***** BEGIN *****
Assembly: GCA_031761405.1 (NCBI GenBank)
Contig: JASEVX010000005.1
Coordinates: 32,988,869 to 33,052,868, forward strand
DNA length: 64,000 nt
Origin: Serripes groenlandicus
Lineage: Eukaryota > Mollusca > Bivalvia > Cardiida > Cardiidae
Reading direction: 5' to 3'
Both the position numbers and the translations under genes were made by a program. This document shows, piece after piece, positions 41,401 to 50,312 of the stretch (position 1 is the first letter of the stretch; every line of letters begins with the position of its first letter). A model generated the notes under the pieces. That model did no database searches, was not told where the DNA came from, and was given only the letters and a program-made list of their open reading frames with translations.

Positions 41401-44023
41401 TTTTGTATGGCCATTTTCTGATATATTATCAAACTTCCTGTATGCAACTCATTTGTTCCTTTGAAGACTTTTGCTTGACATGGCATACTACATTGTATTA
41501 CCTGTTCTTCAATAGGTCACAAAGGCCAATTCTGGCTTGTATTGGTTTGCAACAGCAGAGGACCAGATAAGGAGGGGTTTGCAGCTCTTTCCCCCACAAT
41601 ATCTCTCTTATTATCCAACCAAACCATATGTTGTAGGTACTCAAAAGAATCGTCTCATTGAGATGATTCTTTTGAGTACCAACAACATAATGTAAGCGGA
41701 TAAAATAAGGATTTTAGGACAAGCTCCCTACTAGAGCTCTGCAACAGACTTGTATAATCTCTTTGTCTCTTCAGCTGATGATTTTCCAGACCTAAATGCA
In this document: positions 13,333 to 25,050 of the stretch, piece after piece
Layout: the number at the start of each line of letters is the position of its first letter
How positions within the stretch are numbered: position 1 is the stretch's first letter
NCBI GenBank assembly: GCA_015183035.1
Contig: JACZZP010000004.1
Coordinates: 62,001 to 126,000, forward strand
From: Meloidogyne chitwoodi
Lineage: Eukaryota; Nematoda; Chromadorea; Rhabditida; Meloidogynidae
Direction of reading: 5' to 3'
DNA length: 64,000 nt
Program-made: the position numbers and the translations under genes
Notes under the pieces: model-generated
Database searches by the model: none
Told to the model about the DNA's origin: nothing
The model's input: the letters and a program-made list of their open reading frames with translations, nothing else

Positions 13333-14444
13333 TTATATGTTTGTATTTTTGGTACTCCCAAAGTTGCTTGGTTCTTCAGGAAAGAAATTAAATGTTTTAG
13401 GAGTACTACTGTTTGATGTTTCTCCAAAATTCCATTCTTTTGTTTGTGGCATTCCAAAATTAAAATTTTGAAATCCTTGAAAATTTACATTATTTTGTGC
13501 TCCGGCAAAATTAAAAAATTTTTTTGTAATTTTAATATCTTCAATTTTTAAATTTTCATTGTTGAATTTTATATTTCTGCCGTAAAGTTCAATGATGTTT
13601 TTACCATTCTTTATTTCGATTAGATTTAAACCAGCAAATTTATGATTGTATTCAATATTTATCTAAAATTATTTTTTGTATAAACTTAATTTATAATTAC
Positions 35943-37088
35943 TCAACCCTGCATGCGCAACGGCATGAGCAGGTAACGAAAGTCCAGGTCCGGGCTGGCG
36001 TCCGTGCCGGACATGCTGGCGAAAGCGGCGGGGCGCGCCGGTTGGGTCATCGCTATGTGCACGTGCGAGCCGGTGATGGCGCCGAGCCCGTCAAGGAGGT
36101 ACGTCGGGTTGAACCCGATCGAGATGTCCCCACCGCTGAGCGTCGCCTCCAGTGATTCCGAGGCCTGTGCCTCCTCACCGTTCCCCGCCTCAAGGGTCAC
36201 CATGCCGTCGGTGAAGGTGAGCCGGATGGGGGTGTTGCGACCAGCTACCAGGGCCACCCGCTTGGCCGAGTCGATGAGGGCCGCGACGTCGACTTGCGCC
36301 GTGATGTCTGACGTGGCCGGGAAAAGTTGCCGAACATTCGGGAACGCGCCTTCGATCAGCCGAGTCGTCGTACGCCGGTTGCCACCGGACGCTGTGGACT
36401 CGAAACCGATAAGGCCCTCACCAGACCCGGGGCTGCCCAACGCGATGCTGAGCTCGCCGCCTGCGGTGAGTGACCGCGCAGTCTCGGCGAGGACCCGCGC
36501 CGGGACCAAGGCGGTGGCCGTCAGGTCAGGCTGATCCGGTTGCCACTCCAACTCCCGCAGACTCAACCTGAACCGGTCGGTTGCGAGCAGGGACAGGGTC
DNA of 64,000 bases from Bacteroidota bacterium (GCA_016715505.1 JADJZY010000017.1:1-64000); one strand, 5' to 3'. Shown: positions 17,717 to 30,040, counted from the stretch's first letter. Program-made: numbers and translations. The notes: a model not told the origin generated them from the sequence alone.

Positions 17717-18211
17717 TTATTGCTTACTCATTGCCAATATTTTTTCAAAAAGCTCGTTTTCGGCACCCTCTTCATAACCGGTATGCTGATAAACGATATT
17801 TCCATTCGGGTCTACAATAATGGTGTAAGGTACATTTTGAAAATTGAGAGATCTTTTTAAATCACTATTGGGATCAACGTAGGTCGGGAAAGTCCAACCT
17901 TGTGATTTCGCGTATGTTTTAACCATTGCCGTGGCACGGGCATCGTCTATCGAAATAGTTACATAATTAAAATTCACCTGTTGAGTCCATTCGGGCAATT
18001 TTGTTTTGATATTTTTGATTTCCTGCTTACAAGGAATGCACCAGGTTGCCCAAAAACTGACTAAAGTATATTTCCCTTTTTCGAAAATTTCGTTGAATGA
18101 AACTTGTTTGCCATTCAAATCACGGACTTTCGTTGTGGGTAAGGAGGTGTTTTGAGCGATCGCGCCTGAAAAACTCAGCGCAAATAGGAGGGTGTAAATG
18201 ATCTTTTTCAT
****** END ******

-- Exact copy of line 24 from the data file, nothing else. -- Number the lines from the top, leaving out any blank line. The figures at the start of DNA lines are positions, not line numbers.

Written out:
Program-made: the position numbers and the translations under genes